The last decade has seen an explosion of copying in its various forms. Technology has made it easier to do everything from rip off a song to replicate the design of an engine, and rising powers like China and India are home to burgeoning industries dedicated to creating low-cost alternatives to cutting-edge, brand-name products, whether they’re cars, computers, or drugs. At the same time, researchers in the fields of biology, business, and economics are looking in detail at how and why and when copying works. What some are finding is that it is a strategy that works much better than we think — whether for businesses, people, or animals competing in the wild. At its best, copying spreads knowledge and speeds the process by which insights and inventions are honed, eliminating dead-end approaches and saving time, effort, and money. “We hear so much about innovation, I don’t know how many hundreds if not thousands of books, articles, and so forth,” says Oded Shenkar, a professor at Ohio State’s Fisher College of Business and author of the forthcoming book “Copycats: How Smart Companies Use Imitation to Gain a Strategic Edge,” “but imitation is at least as important as innovation if you really want to grow efficiently and make a profit.”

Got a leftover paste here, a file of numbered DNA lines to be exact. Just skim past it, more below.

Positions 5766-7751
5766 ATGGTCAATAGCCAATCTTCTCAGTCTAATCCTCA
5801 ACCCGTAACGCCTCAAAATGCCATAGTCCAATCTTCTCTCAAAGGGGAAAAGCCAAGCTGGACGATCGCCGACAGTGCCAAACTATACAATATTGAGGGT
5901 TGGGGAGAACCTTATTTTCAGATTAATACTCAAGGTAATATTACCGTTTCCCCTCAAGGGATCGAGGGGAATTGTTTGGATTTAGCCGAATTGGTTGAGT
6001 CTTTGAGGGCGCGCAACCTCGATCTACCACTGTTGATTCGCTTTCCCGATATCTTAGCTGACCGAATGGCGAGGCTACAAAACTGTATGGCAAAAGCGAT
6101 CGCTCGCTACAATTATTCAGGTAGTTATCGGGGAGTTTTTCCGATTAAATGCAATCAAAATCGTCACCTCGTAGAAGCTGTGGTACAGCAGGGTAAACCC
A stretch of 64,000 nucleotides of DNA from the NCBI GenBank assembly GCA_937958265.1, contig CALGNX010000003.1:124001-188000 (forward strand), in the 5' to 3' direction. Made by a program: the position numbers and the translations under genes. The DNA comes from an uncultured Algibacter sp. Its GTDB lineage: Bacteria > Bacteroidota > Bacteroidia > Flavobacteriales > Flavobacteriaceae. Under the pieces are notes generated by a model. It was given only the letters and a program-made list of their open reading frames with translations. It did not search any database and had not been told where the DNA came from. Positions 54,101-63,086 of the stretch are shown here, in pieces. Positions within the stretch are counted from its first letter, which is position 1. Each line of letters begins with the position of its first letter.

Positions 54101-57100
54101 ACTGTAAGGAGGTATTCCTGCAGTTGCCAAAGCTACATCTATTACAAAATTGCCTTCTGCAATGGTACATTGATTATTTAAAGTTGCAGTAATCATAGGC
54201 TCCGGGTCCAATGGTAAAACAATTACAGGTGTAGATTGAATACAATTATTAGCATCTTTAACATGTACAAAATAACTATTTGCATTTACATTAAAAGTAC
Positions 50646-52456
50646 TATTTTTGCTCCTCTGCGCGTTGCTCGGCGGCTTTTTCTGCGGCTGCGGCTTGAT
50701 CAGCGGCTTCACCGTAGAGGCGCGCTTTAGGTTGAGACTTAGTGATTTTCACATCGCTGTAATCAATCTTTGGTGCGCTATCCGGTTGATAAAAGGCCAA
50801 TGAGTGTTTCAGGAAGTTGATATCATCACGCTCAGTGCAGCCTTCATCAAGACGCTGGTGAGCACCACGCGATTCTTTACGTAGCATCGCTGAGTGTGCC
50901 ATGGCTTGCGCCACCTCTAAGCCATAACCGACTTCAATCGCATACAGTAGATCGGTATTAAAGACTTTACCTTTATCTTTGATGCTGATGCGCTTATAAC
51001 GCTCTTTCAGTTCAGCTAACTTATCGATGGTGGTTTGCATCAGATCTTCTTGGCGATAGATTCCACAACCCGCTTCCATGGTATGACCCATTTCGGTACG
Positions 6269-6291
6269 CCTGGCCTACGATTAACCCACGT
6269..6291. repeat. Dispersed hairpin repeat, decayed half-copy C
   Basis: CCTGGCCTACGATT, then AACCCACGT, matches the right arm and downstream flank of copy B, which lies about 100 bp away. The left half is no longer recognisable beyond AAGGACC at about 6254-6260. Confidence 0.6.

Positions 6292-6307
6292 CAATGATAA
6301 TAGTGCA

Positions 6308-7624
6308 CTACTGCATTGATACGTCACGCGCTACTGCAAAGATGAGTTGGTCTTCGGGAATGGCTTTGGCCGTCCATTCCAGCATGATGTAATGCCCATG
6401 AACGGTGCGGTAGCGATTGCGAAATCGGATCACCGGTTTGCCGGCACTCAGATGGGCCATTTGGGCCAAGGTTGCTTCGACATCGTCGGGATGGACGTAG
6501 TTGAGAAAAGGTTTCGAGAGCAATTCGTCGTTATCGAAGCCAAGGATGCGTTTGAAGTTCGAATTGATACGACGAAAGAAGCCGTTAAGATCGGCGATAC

more from Drake Bennett at the Boston Globe here.